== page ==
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Human centric development approach is key to SDGs

Mar 22, 2018

Experts at a national conference on sustainability suggested human centric approach with the use of inclusive innovation and effective partnerships.

New Delhi/Noida: Sustainable Development Goals (SDGs) could only be successful if the development agenda across the board is people centric. This was the central thought that emerged at a national conference organised by Amity University in Noida.

Sachin Joshi, Executive Director at CII-ITC Centre of Excellence for Sustainable Development said that the the purpose of SDGs is to tap into the last man standing in the queue. “Sustainable and inclusive innovation has the potential to carry forward the shared vision of 193 countries to fulfil the 169 targets of SDGs. The purpose of SDGs is to tap into the last man standing in the queue, leaving no one behind, poor and rich alike.”

Professor Kamal Vatta, an Agricultural Economist and Director, CIPT, said that sustainability is directly linked with a human centric appraoch to development. “To achieve the ideals of sustainable development, economic system should focus on human development,” he said.

Vatta elaborated that the tenets of a sound and sustainable economy were imbued in the mind and act of its people. “Emphasis must be on harnessing demographic dividend and expanding it. Thus, labour intensive avenues must be generated which in turn can foster innovation,” he said.

Dr R P Singh, Secretary General, Quality Council of India, said that growth without equity is a dangerous thing. “The concept of sustainability has garnered immense support from a multitude of industrial units. Indian economy is growing faster than any other economy in the world but having high growth rates is not enough without creating employment opportunities for the masses,” he cautioned.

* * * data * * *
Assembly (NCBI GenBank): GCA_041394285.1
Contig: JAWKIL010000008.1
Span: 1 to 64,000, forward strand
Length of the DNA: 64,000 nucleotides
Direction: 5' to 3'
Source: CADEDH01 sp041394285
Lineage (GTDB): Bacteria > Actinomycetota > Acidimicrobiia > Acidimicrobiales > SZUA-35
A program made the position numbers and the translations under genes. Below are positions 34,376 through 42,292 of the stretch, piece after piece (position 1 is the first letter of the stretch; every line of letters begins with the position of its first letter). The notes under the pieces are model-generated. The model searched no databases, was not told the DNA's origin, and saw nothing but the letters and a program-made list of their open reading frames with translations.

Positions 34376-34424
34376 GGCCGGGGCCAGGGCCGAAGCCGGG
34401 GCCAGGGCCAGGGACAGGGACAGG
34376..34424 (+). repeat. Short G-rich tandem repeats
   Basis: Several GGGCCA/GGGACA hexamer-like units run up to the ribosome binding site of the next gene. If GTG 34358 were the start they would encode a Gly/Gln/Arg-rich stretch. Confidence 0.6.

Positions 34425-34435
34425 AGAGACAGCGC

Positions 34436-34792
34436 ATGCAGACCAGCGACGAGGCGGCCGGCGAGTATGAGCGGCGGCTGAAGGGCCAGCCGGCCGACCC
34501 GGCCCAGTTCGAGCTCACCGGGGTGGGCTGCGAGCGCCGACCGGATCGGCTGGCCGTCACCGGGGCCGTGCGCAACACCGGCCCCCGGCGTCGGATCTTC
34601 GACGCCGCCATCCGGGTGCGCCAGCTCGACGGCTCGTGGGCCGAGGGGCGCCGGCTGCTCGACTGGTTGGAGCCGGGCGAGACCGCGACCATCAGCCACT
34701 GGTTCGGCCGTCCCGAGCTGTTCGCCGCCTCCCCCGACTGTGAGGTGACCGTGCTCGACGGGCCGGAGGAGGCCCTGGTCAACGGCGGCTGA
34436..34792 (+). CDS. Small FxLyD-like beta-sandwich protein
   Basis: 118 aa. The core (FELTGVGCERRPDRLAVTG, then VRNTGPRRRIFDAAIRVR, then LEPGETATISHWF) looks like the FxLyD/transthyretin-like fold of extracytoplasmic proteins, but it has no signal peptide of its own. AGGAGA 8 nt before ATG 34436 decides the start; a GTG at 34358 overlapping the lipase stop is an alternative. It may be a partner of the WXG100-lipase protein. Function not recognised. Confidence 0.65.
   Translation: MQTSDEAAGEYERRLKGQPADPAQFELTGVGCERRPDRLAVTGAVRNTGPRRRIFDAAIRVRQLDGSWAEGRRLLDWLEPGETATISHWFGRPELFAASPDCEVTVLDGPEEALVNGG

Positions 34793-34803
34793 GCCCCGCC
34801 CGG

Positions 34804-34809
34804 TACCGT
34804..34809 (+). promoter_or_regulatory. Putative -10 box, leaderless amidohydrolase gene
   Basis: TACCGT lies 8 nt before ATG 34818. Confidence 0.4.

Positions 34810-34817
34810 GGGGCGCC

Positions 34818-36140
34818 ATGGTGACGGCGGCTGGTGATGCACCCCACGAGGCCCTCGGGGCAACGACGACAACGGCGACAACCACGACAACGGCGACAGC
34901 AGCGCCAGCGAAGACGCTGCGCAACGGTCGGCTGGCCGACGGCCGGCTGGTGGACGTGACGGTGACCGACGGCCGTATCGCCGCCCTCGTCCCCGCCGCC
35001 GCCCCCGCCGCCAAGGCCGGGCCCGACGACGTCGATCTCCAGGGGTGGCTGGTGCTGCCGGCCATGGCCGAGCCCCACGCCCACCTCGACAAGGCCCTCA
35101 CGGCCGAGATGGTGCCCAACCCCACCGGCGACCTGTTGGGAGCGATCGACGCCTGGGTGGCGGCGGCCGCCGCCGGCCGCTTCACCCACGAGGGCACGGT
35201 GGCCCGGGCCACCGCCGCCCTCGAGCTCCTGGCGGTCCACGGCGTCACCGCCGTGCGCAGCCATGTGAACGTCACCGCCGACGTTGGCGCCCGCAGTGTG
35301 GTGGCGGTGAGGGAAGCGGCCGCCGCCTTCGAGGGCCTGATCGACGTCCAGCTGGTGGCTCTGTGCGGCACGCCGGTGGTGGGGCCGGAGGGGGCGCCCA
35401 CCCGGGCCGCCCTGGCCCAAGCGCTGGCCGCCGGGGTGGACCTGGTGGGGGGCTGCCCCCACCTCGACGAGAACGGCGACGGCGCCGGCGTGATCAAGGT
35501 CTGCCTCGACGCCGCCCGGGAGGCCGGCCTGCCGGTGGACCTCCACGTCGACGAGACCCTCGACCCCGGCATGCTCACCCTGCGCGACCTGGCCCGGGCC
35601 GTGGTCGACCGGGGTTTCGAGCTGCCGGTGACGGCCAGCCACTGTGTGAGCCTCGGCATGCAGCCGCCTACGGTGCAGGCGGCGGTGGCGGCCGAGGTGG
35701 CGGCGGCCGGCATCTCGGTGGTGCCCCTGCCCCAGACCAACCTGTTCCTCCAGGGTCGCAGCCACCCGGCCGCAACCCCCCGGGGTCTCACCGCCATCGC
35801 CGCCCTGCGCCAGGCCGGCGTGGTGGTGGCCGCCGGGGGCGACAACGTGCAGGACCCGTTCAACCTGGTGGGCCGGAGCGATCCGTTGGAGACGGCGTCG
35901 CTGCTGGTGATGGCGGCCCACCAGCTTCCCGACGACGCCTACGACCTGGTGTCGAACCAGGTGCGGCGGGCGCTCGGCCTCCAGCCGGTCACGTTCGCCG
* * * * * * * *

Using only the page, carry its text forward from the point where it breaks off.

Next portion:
Sumit Roy, Associate Director, WWF India, highlighted the growing significance of sustainability and the emerging role of CSR.

Sandeep Srivastava, Head, Sustainability & Environment, Ambuja Cement, informed about the various initiatives undertaken by Ambuja cement towards water conservation and waste reuse leading to climate preservation and resource efficiency. “Ambuja cement has been able to recharge water twice as much than they use and meet 5% of their energy needs from waste reuse and aim to reach at 20%. We have in place a partnership with farmer owned co-operatives for supply of bio-mass (carbon neutral) to replace carbon positive fuels,” he said.

Srinivasan, IKEA Services-India, discussed at length about ways of ensuring sustainability in their business processes wherein they mandate franchises to follow the sustainable way of doing business.

Sharing his company’s approach, Srinivasan said, “The underlying mechanism of sustainability is the adoption of a bottom-up approach, wherein focus is made on building capacity for sustainability, at the bottom of the pyramid, by incentivizing it. We can achieve the same through a close integration with academia so that minimum input cost for the growers can be ensured. This can help us to track any product back to the farmer. While we may not have a robust model to do so, we intend on establishing the same.”

Nidhi Pundhir, Director, CSR, HCL Foundation, dwelled on the distinction between sustainability and CSR. “CSR is mandatory by law while sustainability is a conscious choice.” Further she explained about the various initiatives undertaken by the HCL foundation as a part of their CSR strategy ranging from healthcare to quality education.

She emphasised the importance of partnerships and collaborations in achieving SDGs.

According to Nidhi, proposing a comprehensive baseline strategy and the need for a multi-pronged approach towards utilizing technology is a quintessential component for driving sustainability in industry as well as non-industrial areas.

Renu Bajpai, President, USD Consortium and Dr Halima Rizwi, Professor at Jamila Milia Islamia, spoke about the need of synergy between skilling and human capital.

Skill development and human capital bear a symbiotic relationship and the required skills to harmonize the link between the same must be achieved in a way as to arrive at practical long term sustainable solutions, underlined Renu and Halima.

The third national conference titled, ‘Leveraging SDGs to drive Socio-Economic Development :Mission 2030’ was organsied by Amity School of Economics in partnership with with Centre for International Projects Trust (CIPT), Quality Council of India, CII-ITC Centre of Excellence for Sustainable Development and OneWorld.  Edited by: OneWorld South Asia.

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